Teutopolis High School could be seeing renovations in the upcoming years, or even a new addition. The topic of what to do with the ageing high school building has been discussed by the Teutopolis Board of Education for some time, but options are limited.
The building has had several additions throughout the years, but the oldest and most problematic section, is around 87-year-old and was built in 1929. To superintendent Bill Fritcher, it’s not a question of if something needs to be done, but when. “I think what we want to do, is we just want to be prepared for all options that might be out there,” Fritcher said Monday night. The concern is largely one of cost, particularly what taxpayers will stomach. “So our idea was let’s get what the cost would be renovate, and if we can build something new for the same amount of money it would cost renovate, let’s give that some serious consideration,” he continued.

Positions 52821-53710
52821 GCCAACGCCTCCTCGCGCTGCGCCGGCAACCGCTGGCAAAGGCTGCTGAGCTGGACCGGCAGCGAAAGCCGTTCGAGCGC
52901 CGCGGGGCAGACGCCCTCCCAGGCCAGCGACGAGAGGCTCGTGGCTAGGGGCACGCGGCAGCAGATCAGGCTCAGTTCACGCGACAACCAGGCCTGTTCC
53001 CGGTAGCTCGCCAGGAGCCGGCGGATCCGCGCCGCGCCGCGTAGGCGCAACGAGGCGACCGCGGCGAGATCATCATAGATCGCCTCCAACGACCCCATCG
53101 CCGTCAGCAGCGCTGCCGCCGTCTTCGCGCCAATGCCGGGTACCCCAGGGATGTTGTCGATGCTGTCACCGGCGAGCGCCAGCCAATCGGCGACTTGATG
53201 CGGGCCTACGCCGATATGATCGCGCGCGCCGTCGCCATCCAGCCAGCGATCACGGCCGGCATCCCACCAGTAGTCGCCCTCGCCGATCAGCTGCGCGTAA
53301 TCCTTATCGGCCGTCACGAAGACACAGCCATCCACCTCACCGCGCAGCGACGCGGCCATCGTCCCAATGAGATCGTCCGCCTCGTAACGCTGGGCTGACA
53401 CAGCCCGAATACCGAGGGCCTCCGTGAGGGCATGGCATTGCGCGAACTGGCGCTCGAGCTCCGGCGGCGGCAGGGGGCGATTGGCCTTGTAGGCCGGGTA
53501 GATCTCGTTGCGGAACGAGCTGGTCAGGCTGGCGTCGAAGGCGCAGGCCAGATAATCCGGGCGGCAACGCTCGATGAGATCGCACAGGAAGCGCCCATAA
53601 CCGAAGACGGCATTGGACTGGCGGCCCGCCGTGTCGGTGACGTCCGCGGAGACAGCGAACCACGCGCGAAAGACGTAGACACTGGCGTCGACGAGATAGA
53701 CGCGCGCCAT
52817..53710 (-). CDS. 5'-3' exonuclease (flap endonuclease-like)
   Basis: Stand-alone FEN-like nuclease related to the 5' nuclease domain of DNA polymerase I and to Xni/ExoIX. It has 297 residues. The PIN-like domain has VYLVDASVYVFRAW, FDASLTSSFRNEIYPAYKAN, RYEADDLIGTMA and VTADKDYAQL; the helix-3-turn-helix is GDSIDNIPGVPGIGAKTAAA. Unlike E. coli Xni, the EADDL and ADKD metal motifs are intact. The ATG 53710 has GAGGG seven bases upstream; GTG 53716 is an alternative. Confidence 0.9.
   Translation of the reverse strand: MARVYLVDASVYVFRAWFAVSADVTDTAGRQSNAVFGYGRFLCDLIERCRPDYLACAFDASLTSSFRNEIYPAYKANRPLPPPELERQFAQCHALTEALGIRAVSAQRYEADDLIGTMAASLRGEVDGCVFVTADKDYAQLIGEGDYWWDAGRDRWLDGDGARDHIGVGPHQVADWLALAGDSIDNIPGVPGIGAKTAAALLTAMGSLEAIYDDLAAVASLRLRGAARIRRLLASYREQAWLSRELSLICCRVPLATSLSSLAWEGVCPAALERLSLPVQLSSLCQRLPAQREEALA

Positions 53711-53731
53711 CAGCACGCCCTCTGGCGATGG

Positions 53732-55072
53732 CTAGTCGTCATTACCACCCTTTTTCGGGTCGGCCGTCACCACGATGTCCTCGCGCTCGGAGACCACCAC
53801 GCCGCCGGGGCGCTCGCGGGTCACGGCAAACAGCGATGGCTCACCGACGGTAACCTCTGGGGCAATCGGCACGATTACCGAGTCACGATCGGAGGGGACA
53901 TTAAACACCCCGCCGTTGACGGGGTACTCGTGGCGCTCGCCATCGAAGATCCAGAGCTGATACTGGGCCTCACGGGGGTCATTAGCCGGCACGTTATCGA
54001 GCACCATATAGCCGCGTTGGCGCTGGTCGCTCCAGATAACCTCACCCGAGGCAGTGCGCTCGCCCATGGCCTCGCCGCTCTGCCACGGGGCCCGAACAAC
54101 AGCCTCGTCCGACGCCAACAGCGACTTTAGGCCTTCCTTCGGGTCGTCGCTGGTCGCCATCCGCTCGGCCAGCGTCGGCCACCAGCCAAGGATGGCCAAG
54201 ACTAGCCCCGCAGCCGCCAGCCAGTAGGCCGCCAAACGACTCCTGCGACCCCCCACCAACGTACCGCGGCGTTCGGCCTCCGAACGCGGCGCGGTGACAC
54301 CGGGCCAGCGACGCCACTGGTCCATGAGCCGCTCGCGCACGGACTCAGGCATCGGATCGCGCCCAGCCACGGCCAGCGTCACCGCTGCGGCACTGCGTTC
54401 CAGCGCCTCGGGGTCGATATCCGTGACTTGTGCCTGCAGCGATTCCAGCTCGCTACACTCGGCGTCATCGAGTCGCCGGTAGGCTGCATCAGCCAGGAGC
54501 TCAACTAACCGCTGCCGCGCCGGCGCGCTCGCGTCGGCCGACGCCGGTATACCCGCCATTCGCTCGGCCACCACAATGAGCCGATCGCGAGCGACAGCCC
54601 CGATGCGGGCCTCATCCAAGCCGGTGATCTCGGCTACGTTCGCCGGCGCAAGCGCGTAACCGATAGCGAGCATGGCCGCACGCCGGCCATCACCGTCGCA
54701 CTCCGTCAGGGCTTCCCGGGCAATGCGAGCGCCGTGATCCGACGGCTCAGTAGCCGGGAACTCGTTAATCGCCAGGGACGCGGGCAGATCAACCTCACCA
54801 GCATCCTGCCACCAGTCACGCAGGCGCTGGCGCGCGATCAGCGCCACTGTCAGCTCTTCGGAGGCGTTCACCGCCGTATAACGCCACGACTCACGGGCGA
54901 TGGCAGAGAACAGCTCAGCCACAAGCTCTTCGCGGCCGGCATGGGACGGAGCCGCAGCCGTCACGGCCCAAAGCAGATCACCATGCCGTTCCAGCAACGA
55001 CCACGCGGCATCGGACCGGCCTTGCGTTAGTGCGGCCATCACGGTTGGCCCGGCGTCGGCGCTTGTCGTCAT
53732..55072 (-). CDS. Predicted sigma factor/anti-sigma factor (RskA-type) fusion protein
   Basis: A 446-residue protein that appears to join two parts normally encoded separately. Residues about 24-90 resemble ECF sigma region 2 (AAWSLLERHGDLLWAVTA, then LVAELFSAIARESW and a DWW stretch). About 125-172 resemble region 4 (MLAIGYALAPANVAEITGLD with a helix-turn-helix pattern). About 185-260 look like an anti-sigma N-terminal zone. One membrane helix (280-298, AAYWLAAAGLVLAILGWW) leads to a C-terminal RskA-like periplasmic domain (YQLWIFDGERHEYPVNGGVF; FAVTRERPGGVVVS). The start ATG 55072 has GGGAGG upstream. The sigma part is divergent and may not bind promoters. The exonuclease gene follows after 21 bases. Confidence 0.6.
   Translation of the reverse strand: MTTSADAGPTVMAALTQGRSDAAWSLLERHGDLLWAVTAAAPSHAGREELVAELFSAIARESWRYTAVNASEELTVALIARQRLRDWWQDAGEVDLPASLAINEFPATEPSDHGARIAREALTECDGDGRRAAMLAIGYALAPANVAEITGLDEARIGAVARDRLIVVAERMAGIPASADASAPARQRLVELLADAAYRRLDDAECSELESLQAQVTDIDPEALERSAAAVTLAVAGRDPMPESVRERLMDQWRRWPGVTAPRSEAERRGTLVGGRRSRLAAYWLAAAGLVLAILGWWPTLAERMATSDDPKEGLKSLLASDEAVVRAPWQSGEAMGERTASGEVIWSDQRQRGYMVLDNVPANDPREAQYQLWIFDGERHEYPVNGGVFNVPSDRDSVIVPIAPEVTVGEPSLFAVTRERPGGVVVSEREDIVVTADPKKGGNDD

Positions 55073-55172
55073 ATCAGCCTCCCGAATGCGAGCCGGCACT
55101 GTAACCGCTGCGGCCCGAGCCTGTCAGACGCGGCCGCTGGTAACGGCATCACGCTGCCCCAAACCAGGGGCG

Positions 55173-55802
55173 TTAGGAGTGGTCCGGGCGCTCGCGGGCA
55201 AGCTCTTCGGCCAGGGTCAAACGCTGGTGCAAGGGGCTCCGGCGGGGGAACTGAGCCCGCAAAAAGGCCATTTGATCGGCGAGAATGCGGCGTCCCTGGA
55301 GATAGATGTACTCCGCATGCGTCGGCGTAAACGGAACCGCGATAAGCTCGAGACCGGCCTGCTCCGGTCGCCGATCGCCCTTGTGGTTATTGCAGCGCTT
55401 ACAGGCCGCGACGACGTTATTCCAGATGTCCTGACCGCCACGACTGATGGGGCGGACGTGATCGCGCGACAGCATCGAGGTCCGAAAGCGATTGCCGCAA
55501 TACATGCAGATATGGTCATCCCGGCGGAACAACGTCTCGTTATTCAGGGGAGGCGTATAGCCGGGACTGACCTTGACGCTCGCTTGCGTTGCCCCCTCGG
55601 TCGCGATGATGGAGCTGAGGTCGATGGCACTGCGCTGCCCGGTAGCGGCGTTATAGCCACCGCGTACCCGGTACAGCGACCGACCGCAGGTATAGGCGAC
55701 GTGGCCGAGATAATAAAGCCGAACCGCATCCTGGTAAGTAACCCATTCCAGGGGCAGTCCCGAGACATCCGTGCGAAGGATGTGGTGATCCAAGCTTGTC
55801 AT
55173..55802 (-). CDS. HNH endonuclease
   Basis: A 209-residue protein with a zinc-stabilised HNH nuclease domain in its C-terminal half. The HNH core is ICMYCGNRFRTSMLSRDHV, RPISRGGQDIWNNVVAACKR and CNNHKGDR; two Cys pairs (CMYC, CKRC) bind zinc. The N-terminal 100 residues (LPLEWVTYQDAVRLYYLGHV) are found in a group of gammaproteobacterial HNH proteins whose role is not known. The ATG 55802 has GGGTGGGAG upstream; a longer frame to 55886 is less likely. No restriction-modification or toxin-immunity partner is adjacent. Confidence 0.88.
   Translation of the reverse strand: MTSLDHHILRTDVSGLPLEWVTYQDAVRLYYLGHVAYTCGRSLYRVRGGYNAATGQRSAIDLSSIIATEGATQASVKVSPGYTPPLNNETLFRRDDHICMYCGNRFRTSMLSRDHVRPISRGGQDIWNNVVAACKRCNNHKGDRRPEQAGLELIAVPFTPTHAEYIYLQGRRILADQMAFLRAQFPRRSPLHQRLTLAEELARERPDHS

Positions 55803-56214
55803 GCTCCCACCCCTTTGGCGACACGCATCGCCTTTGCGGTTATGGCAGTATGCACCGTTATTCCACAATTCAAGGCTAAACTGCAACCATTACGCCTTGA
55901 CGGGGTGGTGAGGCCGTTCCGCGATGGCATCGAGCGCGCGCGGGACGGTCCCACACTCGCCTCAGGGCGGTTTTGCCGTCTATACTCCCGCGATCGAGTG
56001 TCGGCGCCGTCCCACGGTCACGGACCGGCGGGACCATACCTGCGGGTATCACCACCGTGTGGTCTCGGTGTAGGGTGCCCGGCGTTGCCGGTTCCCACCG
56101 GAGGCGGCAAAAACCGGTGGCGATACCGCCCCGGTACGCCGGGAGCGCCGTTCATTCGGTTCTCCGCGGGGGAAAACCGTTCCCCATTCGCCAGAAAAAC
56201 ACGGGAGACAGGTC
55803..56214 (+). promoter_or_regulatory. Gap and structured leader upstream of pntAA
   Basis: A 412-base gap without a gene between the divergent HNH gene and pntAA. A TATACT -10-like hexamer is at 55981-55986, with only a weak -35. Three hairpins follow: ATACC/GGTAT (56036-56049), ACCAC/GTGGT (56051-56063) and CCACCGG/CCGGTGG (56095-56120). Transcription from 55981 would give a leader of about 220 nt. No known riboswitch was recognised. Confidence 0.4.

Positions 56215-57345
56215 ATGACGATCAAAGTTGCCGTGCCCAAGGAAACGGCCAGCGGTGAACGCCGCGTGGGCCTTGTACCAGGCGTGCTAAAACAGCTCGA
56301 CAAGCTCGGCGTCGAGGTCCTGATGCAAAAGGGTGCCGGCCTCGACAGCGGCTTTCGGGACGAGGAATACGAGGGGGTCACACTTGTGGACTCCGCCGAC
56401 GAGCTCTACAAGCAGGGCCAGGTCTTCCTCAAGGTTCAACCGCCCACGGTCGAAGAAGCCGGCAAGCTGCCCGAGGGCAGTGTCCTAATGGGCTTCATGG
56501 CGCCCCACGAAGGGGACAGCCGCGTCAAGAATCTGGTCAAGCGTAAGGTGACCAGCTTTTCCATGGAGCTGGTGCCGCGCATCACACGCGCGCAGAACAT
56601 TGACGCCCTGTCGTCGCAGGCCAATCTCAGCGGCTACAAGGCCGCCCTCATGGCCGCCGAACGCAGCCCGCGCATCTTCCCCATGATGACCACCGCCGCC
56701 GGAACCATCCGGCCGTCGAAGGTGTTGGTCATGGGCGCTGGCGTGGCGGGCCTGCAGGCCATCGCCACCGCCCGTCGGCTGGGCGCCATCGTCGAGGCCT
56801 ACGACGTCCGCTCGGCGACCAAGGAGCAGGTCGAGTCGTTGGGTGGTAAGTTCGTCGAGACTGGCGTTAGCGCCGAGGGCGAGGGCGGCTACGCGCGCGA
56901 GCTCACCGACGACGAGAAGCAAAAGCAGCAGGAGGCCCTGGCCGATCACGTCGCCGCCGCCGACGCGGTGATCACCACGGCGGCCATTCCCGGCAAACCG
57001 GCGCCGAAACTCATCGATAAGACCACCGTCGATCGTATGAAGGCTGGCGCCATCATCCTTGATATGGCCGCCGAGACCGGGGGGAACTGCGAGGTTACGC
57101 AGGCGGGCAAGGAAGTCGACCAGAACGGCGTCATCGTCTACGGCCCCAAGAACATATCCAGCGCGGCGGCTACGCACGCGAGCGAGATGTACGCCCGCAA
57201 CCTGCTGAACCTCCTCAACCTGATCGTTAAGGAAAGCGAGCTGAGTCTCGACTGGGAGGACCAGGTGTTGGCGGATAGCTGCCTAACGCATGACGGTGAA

Superintendent Fritcher discusses building options.
The figure discussed at Monday’s board meeting is around $4.3 million to renovate the high school. For around the same price, according to the district’s architects, the 1929 section of the school could be demolished and replaced with an addition with ten classrooms and a bathroom.
How will the district pay for it? The two most likely options would be to save up funds from a county-wide school district facilities tax and pay cash in a few years, or borrow the money. However, board members expressed concern that Effingham County tax payers would not vote for a referendum that would add an additional sales tax, barring things like unprepared food, medicine, and vehicles.
A similar referendum, proposed in 2014, would have netted the distinct 1.3 million annually to use for building maintenance. Several districts in the area, including Effingham Unit #40, are considering placing the tax on the April ballot. Nearby counties such as Coles and Shelby have both passed facilities taxes recently. According to Fritcher, revenue from a facilities tax “certainly would go a long way in addressing serious facility needs we have.” The board was supportive of implementing the tax.